Bill, there was textev in an earlier book (I think it was OAR) that so long as Merlin’s power system (and presumably central OS & memory storage, assuming they aren’t one and the same) wasn’t destroyed, and that a mere cannonball wouldn’t even dent the armor around that portion of his body, he had nanites that could essentially rebuild him from scratch given sufficient time. So I don’t think that theory will work out.
I’ll certainly take some health-improving nanites too. And while it’s certainly unethical, I forgive him too. I’m not sure how I’d react in their shoes, but I’d sure hope that I’d accept it as they did.
Wow that’s weird. No snippets at all (here at least) and the eARC is already out? Not that I’m complaining at all, mind you, but still, that’s unusual.
RobertHuntingdon, David Weber had said that he wants to start the snippets in March.
With the early release of the EARC, he may decide to start earlier.
I’m preparing the snippets (from the EARC) but am also waiting for the word from DW.
@27 The eARC annoucement includes 9 “sample chapters” of which 2 are just a quote from one or another character. So do I spend $15 for the ARC or $17.82 for the hardcover? I’ll wait for the paper version. But I must tell you that reading the sample chapters makes that very hard to do. Chapter 9 in particular is riveting.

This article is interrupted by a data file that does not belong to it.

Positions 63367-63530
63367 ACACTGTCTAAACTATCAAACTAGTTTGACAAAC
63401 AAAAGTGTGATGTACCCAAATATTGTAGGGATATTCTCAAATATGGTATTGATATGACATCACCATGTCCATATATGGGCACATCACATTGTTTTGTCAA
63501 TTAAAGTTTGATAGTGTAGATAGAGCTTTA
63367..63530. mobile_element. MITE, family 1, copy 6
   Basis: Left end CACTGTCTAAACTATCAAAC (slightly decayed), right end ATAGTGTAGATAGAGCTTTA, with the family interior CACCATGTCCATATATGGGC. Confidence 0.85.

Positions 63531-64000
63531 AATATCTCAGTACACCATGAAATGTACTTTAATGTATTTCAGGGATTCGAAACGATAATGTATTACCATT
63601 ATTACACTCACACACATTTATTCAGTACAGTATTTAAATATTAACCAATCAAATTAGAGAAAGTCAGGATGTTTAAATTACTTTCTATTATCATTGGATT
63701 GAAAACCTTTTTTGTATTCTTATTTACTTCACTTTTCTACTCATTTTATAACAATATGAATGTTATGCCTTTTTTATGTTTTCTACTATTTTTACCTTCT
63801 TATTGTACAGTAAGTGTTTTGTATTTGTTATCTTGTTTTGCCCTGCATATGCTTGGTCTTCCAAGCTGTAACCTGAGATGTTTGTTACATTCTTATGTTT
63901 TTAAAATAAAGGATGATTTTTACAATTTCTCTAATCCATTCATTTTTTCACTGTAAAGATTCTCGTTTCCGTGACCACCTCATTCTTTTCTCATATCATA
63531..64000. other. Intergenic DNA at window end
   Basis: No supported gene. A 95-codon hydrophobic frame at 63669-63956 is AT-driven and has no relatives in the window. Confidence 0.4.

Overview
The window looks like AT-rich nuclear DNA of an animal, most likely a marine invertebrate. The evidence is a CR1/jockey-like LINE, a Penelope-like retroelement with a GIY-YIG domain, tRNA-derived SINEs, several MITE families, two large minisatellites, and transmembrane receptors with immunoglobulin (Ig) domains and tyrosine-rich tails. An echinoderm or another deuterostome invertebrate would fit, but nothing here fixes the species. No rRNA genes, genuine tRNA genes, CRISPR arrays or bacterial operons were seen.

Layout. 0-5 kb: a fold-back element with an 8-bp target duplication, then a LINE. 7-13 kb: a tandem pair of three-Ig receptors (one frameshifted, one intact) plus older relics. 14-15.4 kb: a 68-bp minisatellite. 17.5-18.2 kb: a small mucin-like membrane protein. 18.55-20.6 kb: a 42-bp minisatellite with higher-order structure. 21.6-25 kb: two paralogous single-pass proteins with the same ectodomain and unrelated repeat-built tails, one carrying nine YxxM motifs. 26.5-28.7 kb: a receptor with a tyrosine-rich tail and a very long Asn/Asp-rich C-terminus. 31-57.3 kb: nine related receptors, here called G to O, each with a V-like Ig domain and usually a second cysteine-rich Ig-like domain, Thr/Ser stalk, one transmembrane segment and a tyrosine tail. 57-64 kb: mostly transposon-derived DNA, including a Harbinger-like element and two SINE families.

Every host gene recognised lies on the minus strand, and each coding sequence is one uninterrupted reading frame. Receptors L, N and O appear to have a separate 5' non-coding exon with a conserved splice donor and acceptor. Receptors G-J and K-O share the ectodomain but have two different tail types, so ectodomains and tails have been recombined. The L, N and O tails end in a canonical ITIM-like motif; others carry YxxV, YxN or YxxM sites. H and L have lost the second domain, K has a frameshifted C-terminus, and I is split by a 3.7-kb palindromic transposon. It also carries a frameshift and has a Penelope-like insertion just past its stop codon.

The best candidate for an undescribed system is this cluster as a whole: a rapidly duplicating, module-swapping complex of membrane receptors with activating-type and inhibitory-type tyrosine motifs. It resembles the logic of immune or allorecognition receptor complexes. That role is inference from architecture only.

But, Robert, considering how much qvetching was going on all over the web about having to wait yada, yada, it isn’t so surprising that the ARC is out now. Especially with all the ebook angst and uncertainty that the iPad has raised.
@28 Drak, when you start snippeting please consider starting with Chapter…never mind.
There is something you need to keep in mind, on the very micro level physic and biology become very close to the same thing. Is a virus truly biological or is is a chemical/mechanicl organizm. What is the difference between a retrovirus and nanotechnology.
this is like 1100 years in the future. I am not sure off hand how far before the human race almsot became extinct. I dont know how far they are from earth now now the rate of expansion that the aliens are doing.
so how soon will they find safehold.
Were the founder insanes? with there desire to suppress technology.